Recent Posts

Pages: [1] 2 3 ... 10
1
I can’t disagree with any of that.
2
I suspect the number of non-fractional owners worldwide, who still control their keys, is less than 5 million.

It certainly seems that way... and that's why I'm not necessarily on board the, "this is tulips in the Netherlands in 1600s, GET OUT NOW!!! AHHHH!" train of doom and gloom.

If the whales are fully committed to playing the long game with Bitcoin, this could go on for quite some time due to the ability to divide Bitcoin into such tiny fractions.

The number of users/vendors looking to do business in full coins is doing to dwindle (if it hasn't already), but the number of users who just want to buy .000001 or less coins is pretty much infinite.



It also seems that the majority of the "whales" have two things common:

1) They are invested in not just becoming rich, but also in seeing Bitcoin become universally accepted.

2) They have very deep pockets which gives them unprecedented ability to manipulate the market... which isn't anywhere near as fluid/open/organic as it appears on paper due to the things I pointed out in my earlier post.


While I'm not in any way suggesting these whales are being altruistic (I'm sure every one of them has already hedged their initial investment and regardless of what happens will walk away a winner), I also don't think that they are your typical "rational" investors who are going to pump and dump.

A rational investor would have flipped their $11,000,000 investment that is now worth over a billion dollars by now. They would have done it long ago if their end game was just to become filthy rich. The fact that the Winklevoss' and Nakamoto's of the world aren't dumping leads me to believe that they are trying to go out of their way to see Bitcoin succeed in what most of us would view as an irrational way.

If the entities that own 75% or so of the industry are all on board to continuing the charade... it's possible to see sustained "growth" for years to come.

It's also possible that one of the early adopters decides to dump everything and buy their own island(s), and Bitcoin plummets tomorrow. If that was going to happen though... one could argue it would have happened a few weeks ago when the exponential increases were being reported almost hourly ($10000 to 12000 to 17000 in a span of days/hours, instead of weeks/year). The fact that it didn't plummet at that point moves it out of the "beanie baby/tulips in Netherland" territory and into something different.

What that ultimately is? I'm not sure, and I don't think anyone else does either.
3
I suspect the number of non-fractional owners worldwide, who still control their keys, is less than 5 million.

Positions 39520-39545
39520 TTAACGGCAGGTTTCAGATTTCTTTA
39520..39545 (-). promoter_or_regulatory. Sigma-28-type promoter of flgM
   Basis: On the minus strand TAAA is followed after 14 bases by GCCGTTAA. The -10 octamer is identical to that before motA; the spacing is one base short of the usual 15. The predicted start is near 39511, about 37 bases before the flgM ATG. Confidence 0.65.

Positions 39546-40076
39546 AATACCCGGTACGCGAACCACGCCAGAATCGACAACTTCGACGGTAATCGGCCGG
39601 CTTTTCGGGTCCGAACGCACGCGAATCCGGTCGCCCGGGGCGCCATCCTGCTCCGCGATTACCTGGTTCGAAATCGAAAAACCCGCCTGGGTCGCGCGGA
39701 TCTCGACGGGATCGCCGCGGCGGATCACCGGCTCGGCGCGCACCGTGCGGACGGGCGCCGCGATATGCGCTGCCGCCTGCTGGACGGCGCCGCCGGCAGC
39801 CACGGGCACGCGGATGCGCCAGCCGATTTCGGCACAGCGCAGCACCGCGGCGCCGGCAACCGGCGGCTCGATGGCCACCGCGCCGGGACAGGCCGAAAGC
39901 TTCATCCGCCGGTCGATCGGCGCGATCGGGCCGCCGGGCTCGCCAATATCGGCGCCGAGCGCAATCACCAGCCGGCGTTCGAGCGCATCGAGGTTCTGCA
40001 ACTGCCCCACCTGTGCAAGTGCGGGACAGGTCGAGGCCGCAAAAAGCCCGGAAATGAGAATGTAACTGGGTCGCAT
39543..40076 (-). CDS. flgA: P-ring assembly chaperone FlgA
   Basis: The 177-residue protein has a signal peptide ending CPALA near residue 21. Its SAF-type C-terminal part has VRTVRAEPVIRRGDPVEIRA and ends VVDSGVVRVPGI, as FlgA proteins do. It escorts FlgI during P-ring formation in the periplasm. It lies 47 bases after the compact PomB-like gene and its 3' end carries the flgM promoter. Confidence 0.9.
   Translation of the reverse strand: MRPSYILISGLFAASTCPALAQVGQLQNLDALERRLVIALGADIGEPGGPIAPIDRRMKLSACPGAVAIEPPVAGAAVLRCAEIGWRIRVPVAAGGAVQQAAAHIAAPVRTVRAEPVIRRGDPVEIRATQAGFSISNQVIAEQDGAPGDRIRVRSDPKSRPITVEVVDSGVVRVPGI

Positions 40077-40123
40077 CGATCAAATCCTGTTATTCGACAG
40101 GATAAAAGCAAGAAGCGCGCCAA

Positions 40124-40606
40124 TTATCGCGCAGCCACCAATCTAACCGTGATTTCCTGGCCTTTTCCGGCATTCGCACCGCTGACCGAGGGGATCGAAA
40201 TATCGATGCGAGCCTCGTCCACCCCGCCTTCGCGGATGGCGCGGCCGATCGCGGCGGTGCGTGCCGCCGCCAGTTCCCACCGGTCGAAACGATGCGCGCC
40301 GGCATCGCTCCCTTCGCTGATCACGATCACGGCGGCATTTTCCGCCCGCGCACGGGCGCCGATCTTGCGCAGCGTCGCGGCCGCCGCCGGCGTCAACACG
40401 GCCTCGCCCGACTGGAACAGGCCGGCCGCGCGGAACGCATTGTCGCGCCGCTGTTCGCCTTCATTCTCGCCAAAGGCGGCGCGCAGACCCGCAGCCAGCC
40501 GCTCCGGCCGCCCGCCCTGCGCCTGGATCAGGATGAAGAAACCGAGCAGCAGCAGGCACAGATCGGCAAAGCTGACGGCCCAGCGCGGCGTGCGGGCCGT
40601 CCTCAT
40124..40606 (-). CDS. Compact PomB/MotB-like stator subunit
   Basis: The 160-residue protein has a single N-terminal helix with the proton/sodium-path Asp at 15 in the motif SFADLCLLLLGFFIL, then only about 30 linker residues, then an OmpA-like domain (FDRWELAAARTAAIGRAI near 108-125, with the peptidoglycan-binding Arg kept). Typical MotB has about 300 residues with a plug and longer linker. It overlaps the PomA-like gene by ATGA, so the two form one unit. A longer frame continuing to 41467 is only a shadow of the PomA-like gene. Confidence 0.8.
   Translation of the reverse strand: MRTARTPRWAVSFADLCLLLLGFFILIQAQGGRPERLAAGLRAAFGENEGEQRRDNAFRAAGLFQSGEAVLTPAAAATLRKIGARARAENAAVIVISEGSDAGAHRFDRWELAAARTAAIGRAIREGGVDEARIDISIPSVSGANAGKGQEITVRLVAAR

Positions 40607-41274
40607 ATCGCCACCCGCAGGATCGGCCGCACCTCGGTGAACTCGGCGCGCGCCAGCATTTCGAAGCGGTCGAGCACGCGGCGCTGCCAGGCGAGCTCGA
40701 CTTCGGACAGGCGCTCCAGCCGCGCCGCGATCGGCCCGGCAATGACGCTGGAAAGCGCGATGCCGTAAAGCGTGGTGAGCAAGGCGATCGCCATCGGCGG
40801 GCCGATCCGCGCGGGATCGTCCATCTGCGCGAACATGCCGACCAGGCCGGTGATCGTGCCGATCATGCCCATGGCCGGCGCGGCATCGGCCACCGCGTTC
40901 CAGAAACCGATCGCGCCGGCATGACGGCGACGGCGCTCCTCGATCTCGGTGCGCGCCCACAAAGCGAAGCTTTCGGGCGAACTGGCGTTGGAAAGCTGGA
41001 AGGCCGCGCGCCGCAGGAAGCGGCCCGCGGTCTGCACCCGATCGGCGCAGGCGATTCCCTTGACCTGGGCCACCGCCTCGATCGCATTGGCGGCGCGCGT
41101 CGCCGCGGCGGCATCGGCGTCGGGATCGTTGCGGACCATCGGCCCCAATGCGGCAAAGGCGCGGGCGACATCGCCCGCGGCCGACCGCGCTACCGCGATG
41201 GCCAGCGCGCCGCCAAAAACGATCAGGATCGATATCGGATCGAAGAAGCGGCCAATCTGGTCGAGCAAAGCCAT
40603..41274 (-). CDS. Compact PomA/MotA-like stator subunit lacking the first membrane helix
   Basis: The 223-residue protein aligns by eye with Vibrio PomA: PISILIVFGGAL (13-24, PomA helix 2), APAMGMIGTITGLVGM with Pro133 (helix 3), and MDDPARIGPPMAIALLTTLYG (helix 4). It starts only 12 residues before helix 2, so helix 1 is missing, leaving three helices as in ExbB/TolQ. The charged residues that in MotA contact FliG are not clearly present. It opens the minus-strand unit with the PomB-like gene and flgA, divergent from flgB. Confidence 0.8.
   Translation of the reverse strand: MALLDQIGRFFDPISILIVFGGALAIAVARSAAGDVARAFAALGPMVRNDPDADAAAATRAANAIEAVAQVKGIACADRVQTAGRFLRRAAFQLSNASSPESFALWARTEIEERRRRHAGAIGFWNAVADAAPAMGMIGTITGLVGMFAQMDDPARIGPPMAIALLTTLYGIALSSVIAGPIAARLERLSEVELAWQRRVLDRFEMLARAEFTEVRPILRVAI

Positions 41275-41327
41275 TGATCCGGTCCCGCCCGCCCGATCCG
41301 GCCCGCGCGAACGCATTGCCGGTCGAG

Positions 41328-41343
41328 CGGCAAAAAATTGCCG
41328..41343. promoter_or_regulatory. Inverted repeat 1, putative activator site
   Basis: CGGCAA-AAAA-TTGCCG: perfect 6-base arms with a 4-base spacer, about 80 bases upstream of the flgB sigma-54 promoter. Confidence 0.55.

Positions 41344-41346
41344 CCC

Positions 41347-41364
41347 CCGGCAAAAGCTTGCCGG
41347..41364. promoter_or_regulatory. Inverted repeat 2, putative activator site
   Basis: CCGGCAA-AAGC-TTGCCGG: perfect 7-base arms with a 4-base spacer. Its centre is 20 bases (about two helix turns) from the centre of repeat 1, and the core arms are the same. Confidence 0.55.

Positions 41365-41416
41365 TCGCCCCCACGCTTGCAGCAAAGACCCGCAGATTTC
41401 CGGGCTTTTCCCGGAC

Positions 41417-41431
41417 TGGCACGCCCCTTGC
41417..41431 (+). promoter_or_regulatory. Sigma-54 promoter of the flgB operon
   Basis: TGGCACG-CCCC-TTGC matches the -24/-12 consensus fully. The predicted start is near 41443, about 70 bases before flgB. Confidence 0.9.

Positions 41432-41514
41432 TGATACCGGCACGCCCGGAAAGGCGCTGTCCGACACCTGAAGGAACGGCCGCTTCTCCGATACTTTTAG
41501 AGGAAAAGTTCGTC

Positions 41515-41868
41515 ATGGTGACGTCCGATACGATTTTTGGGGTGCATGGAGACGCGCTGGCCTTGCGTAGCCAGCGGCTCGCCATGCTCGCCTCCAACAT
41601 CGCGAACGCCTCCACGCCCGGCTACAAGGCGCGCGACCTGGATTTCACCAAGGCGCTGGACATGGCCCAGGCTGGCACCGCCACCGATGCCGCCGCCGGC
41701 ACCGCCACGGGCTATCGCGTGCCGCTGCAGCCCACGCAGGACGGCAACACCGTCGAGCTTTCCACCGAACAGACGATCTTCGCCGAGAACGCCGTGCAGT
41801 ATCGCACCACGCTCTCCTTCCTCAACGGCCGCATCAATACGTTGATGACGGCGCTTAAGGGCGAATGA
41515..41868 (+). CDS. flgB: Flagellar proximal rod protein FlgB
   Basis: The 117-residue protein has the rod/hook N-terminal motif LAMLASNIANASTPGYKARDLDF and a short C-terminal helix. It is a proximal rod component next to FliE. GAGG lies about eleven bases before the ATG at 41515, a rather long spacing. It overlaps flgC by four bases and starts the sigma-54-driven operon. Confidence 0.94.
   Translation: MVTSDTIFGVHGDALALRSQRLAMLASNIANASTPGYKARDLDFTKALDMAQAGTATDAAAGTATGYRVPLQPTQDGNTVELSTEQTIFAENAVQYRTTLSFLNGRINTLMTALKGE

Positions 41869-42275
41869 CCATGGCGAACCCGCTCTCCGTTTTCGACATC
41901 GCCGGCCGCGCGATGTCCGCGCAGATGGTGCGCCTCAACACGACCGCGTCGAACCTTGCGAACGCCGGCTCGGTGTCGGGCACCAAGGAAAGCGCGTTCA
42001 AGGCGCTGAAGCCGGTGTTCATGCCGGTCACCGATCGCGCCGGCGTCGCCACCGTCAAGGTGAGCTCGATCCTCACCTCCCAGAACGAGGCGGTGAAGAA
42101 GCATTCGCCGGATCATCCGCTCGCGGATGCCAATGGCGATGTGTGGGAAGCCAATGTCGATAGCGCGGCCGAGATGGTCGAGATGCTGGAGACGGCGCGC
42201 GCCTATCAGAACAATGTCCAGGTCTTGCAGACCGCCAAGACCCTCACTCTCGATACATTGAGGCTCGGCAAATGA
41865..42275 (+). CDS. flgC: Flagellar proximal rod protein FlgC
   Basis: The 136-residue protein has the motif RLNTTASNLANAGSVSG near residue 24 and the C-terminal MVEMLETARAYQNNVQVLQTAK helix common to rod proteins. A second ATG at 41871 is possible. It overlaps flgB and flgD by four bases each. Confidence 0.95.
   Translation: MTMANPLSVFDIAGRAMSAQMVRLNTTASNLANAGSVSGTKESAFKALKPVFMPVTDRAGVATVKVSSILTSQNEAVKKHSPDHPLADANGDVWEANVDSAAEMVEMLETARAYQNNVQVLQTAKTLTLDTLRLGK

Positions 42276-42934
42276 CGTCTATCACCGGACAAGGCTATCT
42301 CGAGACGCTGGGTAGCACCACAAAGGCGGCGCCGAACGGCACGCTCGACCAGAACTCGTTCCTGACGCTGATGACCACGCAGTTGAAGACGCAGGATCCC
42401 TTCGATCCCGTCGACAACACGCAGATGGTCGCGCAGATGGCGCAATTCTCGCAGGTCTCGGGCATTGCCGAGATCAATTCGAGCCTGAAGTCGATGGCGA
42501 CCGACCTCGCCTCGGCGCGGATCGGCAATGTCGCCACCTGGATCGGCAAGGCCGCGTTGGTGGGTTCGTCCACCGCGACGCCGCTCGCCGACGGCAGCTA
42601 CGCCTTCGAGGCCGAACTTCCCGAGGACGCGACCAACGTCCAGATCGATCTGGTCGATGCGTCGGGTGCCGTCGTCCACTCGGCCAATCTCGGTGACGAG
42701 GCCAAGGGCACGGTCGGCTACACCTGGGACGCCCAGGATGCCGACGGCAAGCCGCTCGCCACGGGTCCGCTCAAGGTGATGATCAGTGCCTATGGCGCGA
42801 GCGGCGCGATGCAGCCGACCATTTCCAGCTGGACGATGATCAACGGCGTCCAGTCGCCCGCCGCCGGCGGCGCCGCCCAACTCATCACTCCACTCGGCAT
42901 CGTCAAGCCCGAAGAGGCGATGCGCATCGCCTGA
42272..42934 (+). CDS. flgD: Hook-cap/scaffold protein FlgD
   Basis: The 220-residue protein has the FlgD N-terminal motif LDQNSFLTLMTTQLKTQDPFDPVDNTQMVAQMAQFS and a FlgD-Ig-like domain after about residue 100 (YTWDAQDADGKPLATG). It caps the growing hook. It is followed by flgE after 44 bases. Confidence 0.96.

4
I'm surprised Amazon isn't on there yet.

Seems like they have fulfillment centers popping up everywhere these days.
5
All true.  But it’s still called the 21 million club if you want to google it.

I just wanted it to sound even more exclusive  8)
6
Food Storage / Re: Ramen Noodles
« Last post by Stwood on Today at 01:59:41 PM »
We've never bought it that I can remember.
7
Wouldn't it be more like the 13,000,000 club?

5 million coins haven't been mined yet, and anywhere from 2.5-4 million have been lost forever.

All true.  But it’s still called the 21 million club if you want to google it.
8
The Gear and Tool Review Board / Re: Favorite Electrical Tools
« Last post by Stwood on Today at 01:54:47 PM »
I have a little of everything in hand tools. Mechanical and woodworking and general putzing.
A lot of snap-on, and some have slowly been lost. Pliers and cutters and such that are used very often.
I have been replacing those with Klein and find they are just as good as snap-on.
I do not have a good household wiring stripper, just automotive strippers that I make due with.
9

Bummer, I was hoping you’d keep up your membership in the 21 million club.

Wouldn't it be more like the 13,000,000 club?

5 million coins haven't been mined yet, and anywhere from 2.5-4 million have been lost forever.
10
I'm legitimately confused when it comes to Bitcoin's exponential growth. I've been digging into it and here is the information I've gathered:



1) It's been reported that about 1,000 users own/control almost 40% of all Bitcoin's.

https://www.bloomberg.com/news/articles/2017-12-08/the-bitcoin-whales-1-000-people-who-own-40-percent-of-the-market

2) It's also been reported that anywhere from 20-30% of Bitcoin's are dead/unrecoverable or more commonly referred too as "float". (I owned about one coin that would qualify as float... the computer the wallet/ID was stored on was fried and can't be accessed anymore)

http://fortune.com/2017/11/25/lost-bitcoins/


3) Additionally, there are still about 4.5-5,000,000 coins that have yet to have been mined.

https://themerkle.com/80-of-all-bitcoins-will-have-been-mined-in-a-year-from-now/



---

Essentially... one could make the argument that these ridiculously high prices and growth may be sustainable (not necessarily the exponential growth... as I think you're starting to see "commoners" priced out, which was the jet fuel propelling everything), as long as the "whales" all play nicely amongst one another and continue to swoop in and buy the dips as they occur.

One could also make that argument that all it would take to send the entire market crumbling would be for a small percentage of the whales to no longer buy the dip, and no longer sell in small quantities but rather unload large quantities of their holdings all at once.



It's going to be interesting to see how it all plays out. Personally, I'll be watching from the sideline.
Pages: [1] 2 3 ... 10